Columns

OURSLER: The Rambling Road

MONTEREY, Calif. — Imagine a gathering of 400 historic race cars in one place. Make that place Mazda Raceway Laguna Seca, the picturesque mountain top race track, and make all of those historic vehicles Porsches. What you get is Rennsport IV, the once-every-three -year tribute to the German sportscar makers’ legendary motorsport record.

For three days this past weekend Porsche enthusiasts came by the thousands to see and touch the vehicles and meet their drivers who wrote that legend. All of the three previous Rennsport events had been on the East Coast, the first at Lime Rock Park in Northwestern Connecticut, and the next two at the Daytona Int’l Speedway.

This time it was decided to shift the proceedings to the Pacific side of the continent, the theme of Rennsport IV being the celebration of the nearly five decade history of the Porsche 911 in motorsport.

But, while the Laguna Seca paddock was jammed full of 911 racers and their pure bred competition counterparts, starting with the earliest small displacement open topped Spyders of the 1950s which began the legend of the Zuffenhausen-based firm to the prototypes of the later years which have continued to add to it since, this year’s Rennsport was no museum display.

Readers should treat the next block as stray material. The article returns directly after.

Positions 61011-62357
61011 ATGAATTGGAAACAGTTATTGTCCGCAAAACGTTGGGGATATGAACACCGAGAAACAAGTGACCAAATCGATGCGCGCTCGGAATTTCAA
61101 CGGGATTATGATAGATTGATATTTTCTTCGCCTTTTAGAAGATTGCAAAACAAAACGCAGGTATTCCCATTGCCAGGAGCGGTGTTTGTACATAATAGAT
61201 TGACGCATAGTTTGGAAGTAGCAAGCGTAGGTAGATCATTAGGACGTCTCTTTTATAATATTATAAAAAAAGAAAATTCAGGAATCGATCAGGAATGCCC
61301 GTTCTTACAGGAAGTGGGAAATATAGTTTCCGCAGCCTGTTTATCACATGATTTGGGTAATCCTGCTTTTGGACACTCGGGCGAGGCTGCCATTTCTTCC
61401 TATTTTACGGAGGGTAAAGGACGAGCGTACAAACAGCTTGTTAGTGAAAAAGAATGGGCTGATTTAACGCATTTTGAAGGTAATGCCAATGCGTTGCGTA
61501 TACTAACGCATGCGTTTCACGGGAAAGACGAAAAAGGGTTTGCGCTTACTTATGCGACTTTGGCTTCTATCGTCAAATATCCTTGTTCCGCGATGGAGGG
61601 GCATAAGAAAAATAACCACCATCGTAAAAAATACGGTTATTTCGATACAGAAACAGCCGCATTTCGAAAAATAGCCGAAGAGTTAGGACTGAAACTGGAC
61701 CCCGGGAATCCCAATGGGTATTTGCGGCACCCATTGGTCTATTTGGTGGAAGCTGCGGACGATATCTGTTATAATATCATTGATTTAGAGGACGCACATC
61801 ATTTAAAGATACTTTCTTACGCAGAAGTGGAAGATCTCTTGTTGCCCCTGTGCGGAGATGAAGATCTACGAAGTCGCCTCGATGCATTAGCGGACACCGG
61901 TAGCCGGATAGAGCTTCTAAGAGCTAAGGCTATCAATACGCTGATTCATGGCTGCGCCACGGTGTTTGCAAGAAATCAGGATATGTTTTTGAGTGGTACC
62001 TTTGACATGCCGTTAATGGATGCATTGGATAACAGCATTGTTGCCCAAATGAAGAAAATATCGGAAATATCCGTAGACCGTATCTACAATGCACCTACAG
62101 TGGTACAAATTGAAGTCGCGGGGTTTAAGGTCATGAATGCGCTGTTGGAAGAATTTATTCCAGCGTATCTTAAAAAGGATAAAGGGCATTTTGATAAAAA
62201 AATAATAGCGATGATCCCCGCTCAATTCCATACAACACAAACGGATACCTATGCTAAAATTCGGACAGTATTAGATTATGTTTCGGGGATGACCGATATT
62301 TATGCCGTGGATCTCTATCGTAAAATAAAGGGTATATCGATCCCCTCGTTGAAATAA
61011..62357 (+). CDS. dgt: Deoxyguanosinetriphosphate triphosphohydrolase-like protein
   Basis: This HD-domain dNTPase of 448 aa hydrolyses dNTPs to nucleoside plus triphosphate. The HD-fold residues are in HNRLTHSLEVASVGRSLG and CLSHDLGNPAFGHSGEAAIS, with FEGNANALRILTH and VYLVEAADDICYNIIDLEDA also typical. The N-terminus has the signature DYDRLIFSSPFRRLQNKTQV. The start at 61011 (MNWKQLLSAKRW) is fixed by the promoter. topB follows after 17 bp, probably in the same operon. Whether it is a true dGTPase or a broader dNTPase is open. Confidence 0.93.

Instead, Rennsport IV was a full bore racing event. Almost every single Porsche present was driven on the track, and not gently, but hard — flat out — and in many cases by the famed professionals that took them to victory in the first place.

Included among those personalities were men such as George Follmer, who in 1972, after winning the SCCA Trans-Am crown in an AMC Javelin, stepped into Roger Penske’s turbocharged 1000 horsepower 917/10 Spyder and won the Can-Am title for himself and Porsche.

Likewise still displaying the skills that earned them victories in the Le Mans 24-Hour classic were Richard Attwood and Hans Herrmann, who posted the German manufacturer’s first overall triumph with a 917 coupe at the affair, as well as Derek Bell and Jurgen Barth who stood atop the Le Mans podium in subsequent years.

And, if the roster of Porsche drivers read like a Who’s who of the sport, so too was the roster of the cars thundering around the track at speeds barely, diminished from those of the prime, if they were diminished at all. With 917s cheek-to cheek with 956 and 962 prototypes and surrounded by the like of a myriad of 911s, ranging from the factory’s 1965 Monte Carlo class winner, through the Carrera RS’ and RSRs of the 1970s, and their successors, the turbocharged 934 and 935s, it was history coming alive.

Rennsport IV was, in the end, a gourmet meal not to be forgotten for those in attendance.

 

Posted by on Oct 17 2011 Filed under Columns, Opinion, Road Racing. You can follow any responses to this entry through the RSS 2.0. You can skip to the end and leave a response. Pinging is currently not allowed.

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